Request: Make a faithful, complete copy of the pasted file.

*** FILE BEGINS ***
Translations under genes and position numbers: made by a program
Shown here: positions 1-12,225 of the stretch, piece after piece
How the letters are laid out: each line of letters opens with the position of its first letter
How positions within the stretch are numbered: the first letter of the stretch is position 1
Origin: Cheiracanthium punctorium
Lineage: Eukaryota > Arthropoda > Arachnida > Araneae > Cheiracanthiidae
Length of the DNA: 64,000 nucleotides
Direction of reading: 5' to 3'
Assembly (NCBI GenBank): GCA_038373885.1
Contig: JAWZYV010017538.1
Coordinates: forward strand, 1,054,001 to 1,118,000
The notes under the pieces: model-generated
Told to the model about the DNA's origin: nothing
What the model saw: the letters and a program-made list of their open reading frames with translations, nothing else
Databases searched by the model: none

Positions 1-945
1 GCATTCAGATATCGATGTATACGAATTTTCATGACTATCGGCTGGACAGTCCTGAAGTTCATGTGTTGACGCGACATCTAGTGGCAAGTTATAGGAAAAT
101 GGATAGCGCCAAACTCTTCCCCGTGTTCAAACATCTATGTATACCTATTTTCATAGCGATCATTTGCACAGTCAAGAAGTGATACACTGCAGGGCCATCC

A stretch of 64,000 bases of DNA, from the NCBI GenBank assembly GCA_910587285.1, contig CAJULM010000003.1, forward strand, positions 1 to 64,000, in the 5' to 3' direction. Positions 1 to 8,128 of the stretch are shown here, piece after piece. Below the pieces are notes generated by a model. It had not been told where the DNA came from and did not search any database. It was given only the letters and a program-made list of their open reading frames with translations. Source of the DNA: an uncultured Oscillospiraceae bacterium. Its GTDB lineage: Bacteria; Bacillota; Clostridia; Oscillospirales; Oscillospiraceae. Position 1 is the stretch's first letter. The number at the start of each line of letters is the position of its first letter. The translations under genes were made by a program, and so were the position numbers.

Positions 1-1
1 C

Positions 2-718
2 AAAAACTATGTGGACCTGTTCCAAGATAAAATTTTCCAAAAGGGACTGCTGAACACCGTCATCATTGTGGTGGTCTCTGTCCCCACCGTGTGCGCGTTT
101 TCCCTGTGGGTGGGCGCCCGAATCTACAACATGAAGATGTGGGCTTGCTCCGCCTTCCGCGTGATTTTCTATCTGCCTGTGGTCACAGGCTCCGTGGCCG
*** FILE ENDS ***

Translations under genes and position numbers: made by a program
Shown here: positions 1-12,225 of the stretch, piece after piece
How the letters are laid out: each line of letters opens with the position of its first letter
How positions within the stretch are numbered: the first letter of the stretch is position 1
Origin: Cheiracanthium punctorium
Lineage: Eukaryota > Arthropoda > Arachnida > Araneae > Cheiracanthiidae
Length of the DNA: 64,000 nucleotides
Direction of reading: 5' to 3'
Assembly (NCBI GenBank): GCA_038373885.1
Contig: JAWZYV010017538.1
Coordinates: forward strand, 1,054,001 to 1,118,000
The notes under the pieces: model-generated
Told to the model about the DNA's origin: nothing
What the model saw: the letters and a program-made list of their open reading frames with translations, nothing else
Databases searched by the model: none

Positions 1-945
1 GCATTCAGATATCGATGTATACGAATTTTCATGACTATCGGCTGGACAGTCCTGAAGTTCATGTGTTGACGCGACATCTAGTGGCAAGTTATAGGAAAAT
101 GGATAGCGCCAAACTCTTCCCCGTGTTCAAACATCTATGTATACCTATTTTCATAGCGATCATTTGCACAGTCAAGAAGTGATACACTGCAGGGCCATCC

A stretch of 64,000 bases of DNA, from the NCBI GenBank assembly GCA_910587285.1, contig CAJULM010000003.1, forward strand, positions 1 to 64,000, in the 5' to 3' direction. Positions 1 to 8,128 of the stretch are shown here, piece after piece. Below the pieces are notes generated by a model. It had not been told where the DNA came from and did not search any database. It was given only the letters and a program-made list of their open reading frames with translations. Source of the DNA: an uncultured Oscillospiraceae bacterium. Its GTDB lineage: Bacteria; Bacillota; Clostridia; Oscillospirales; Oscillospiraceae. Position 1 is the stretch's first letter. The number at the start of each line of letters is the position of its first letter. The translations under genes were made by a program, and so were the position numbers.

Positions 1-1
1 C

Positions 2-718
2 AAAAACTATGTGGACCTGTTCCAAGATAAAATTTTCCAAAAGGGACTGCTGAACACCGTCATCATTGTGGTGGTCTCTGTCCCCACCGTGTGCGCGTTT
101 TCCCTGTGGGTGGGCGCCCGAATCTACAACATGAAGATGTGGGCTTGCTCCGCCTTCCGCGTGATTTTCTATCTGCCTGTGGTCACAGGCTCCGTGGCCG